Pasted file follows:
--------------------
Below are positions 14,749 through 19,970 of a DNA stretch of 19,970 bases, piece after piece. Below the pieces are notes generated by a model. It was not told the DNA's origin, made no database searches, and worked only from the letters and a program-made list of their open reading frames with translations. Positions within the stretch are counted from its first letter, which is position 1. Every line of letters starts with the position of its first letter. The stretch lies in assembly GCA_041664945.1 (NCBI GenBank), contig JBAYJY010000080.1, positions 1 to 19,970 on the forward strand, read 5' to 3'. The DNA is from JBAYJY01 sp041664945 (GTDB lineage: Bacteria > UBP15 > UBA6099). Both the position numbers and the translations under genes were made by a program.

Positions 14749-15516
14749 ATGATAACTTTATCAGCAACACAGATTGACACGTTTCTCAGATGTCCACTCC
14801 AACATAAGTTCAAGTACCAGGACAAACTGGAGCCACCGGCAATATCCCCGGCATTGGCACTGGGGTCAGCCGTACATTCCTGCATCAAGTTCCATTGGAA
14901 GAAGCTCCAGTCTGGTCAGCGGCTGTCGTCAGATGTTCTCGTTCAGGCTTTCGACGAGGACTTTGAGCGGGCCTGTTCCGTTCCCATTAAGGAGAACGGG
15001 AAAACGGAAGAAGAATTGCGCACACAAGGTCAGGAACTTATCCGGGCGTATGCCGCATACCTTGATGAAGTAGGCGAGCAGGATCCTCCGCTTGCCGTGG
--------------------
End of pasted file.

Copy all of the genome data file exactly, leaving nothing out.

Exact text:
Below are positions 14,749 through 19,970 of a DNA stretch of 19,970 bases, piece after piece. Below the pieces are notes generated by a model. It was not told the DNA's origin, made no database searches, and worked only from the letters and a program-made list of their open reading frames with translations. Positions within the stretch are counted from its first letter, which is position 1. Every line of letters starts with the position of its first letter. The stretch lies in assembly GCA_041664945.1 (NCBI GenBank), contig JBAYJY010000080.1, positions 1 to 19,970 on the forward strand, read 5' to 3'. The DNA is from JBAYJY01 sp041664945 (GTDB lineage: Bacteria > UBP15 > UBA6099). Both the position numbers and the translations under genes were made by a program.

Positions 14749-15516
14749 ATGATAACTTTATCAGCAACACAGATTGACACGTTTCTCAGATGTCCACTCC
14801 AACATAAGTTCAAGTACCAGGACAAACTGGAGCCACCGGCAATATCCCCGGCATTGGCACTGGGGTCAGCCGTACATTCCTGCATCAAGTTCCATTGGAA
14901 GAAGCTCCAGTCTGGTCAGCGGCTGTCGTCAGATGTTCTCGTTCAGGCTTTCGACGAGGACTTTGAGCGGGCCTGTTCCGTTCCCATTAAGGAGAACGGG
15001 AAAACGGAAGAAGAATTGCGCACACAAGGTCAGGAACTTATCCGGGCGTATGCCGCATACCTTGATGAAGTAGGCGAGCAGGATCCTCCGCTTGCCGTGG